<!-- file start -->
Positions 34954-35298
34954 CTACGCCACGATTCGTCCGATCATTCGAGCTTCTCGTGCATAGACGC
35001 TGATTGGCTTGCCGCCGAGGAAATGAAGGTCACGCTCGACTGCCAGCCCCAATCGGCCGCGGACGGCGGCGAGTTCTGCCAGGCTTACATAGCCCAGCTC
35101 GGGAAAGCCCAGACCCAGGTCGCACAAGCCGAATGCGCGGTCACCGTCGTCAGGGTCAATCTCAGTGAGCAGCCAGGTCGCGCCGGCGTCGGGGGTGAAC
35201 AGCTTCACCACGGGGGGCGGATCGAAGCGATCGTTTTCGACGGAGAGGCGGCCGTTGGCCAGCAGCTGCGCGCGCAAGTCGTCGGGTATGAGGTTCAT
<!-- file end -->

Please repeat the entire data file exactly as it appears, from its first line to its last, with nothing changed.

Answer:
Positions 34954-35298
34954 CTACGCCACGATTCGTCCGATCATTCGAGCTTCTCGTGCATAGACGC
35001 TGATTGGCTTGCCGCCGAGGAAATGAAGGTCACGCTCGACTGCCAGCCCCAATCGGCCGCGGACGGCGGCGAGTTCTGCCAGGCTTACATAGCCCAGCTC
35101 GGGAAAGCCCAGACCCAGGTCGCACAAGCCGAATGCGCGGTCACCGTCGTCAGGGTCAATCTCAGTGAGCAGCCAGGTCGCGCCGGCGTCGGGGGTGAAC
35201 AGCTTCACCACGGGGGGCGGATCGAAGCGATCGTTTTCGACGGAGAGGCGGCCGTTGGCCAGCAGCTGCGCGCGCAAGTCGTCGGGTATGAGGTTCAT